In history, truth is often lost to the ravishes of time. No more evident is this than in the most well-known book of all time: the Bible. But in an attempt to locate the lost city of legend, Matthew Stevens and his team of archaeologists uncover the truth behind the Genesis of the Word. Are you ready to find out what the world doesn't want you to know?
Amen Dello Keli.
The water pressed against my face. Soft and smooth, it caressed my cheek like my mother’s hand used to do when I fell off my bike and scraped my knee, or when my Shih Tzu puppy, Cuddles (named after her mother, from what I was told, by the strange guy behind the desk of the shelter with all the marks on his arms) was hit by a car. I didn’t see it happen, but the image of Cuddles running out into the street, scared to death — frozen — as the tires squealed across the blacktop, burned itself into my mind for weeks after my mother told me. I pretended to be him; I felt the fear and the lack of strength, the dry bumper shoving me under the weight of that thousand pound Chevrolet. (It was always a Chevrolet; that’s what my mom drove and that’s all I knew.) But every time I cried to mourn the death of Cuddles, my mother brought me to her lap, held me tight against her chest and sang me my favorite song. She sang to me as I fell asleep for as long as I can remember and then some. From the moment I was first brought home, that song was a part of my life. And as she sang, she would caress my cheek.
I was her little kitty.
The song was so clear; my mother’s voice rippled through the water that no longer felt like water. I knew I was sinking deeper and deeper, but no — I was flying. I was being protected. But by whom? In my life there have only been two people that I’ve ever felt safe with. My mother, of course, who up until a week ago, I hadn’t seen in three years; and my father, who wasn’t around as much as I would’ve liked, but was honest and faithful. Whenever he promised he’d help me with something — anything — I knew he’d follow through on that promise. He never lied to me, though, occasionally, I lied to him. It never sat right with me, and more often than not, the guilt would push me to fess up. They were the only two I let into my heart — until now.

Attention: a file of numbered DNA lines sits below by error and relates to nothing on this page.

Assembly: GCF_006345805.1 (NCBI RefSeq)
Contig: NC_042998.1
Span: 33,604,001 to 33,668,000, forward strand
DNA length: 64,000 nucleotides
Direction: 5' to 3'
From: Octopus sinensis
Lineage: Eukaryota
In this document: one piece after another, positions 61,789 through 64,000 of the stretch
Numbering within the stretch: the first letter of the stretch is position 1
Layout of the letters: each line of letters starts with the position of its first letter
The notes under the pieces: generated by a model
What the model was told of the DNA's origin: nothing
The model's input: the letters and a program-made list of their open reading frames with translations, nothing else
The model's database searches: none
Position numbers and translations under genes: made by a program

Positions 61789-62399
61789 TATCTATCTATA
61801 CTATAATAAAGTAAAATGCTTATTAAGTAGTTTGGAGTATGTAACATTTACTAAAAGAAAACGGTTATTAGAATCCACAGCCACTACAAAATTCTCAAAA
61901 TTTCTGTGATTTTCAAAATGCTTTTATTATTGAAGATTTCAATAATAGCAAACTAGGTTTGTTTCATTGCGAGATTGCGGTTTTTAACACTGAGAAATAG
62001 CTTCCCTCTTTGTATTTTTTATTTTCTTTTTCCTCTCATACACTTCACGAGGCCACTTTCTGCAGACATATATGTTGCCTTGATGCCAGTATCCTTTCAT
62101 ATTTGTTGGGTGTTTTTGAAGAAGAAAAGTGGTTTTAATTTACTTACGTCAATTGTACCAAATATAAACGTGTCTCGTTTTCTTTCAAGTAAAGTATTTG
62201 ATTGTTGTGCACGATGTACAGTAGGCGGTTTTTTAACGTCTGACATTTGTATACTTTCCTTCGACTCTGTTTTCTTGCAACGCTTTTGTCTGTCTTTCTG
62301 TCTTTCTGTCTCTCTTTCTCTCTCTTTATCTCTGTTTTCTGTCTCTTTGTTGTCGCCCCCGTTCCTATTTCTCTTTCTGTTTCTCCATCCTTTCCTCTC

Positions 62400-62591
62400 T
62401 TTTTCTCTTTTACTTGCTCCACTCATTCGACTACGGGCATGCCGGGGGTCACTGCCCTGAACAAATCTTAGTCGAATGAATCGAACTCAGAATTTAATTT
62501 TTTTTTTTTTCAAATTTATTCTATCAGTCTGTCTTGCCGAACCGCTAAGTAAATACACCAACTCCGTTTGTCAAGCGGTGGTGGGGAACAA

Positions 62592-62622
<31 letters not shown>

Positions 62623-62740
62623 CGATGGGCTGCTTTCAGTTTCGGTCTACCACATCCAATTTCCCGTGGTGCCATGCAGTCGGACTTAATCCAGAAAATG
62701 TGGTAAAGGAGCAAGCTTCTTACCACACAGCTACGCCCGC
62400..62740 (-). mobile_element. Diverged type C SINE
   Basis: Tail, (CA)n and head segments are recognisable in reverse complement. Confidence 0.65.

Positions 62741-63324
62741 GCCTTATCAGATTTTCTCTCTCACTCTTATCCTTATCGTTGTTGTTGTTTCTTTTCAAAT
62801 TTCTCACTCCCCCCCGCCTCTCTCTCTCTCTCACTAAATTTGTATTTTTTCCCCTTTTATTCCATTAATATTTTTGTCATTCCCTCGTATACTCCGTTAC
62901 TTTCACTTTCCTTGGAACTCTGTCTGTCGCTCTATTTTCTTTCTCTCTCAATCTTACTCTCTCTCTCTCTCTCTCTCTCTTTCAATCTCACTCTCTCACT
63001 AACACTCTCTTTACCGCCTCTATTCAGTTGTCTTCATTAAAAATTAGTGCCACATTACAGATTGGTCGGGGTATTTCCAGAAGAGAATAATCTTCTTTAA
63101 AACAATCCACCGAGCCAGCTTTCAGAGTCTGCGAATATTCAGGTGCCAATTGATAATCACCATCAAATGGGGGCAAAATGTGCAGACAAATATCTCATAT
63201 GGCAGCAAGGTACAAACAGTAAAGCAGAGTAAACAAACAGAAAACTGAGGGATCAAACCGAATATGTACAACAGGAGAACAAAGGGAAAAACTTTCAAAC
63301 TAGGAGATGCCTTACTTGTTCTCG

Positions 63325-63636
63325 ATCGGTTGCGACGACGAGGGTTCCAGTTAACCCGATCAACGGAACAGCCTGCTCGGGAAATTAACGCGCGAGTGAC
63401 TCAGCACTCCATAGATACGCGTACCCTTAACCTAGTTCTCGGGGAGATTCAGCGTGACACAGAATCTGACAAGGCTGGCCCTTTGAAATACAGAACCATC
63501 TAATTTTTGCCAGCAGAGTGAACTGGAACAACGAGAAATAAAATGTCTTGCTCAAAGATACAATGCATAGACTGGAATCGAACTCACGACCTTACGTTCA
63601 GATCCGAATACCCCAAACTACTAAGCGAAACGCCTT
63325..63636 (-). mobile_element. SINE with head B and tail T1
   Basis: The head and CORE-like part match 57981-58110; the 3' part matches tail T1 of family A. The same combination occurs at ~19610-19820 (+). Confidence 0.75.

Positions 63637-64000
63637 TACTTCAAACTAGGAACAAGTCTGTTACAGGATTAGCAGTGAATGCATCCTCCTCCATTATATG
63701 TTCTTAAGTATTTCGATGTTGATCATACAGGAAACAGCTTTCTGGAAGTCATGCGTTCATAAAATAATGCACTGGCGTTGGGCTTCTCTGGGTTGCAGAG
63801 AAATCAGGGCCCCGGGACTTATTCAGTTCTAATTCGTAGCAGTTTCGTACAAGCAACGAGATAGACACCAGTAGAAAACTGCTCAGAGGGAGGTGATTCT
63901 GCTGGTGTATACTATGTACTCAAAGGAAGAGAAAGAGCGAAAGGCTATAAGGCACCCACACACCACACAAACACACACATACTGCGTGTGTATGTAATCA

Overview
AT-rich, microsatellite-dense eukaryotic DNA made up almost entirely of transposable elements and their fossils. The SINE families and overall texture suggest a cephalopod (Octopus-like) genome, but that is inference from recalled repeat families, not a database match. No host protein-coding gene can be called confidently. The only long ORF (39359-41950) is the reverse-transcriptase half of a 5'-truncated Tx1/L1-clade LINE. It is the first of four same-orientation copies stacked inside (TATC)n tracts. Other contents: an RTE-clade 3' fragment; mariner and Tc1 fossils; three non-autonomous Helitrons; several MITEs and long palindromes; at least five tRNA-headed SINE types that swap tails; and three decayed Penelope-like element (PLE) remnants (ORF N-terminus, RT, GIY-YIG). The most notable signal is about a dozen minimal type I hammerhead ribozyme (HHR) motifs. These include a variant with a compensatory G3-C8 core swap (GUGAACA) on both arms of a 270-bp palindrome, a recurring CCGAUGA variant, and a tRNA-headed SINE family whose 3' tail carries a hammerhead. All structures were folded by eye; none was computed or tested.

My father was above me. My mother was above me. My life was above me. But all I could feel was the grace of the water’s love. My mother’s arms, my father’s trust — none of it compared to the freedom the water gave me. Soothing, soft, calming — no thoughts clouded my mind from the tranquility. I was drugged; I was dead;
I was kissed —
* * *
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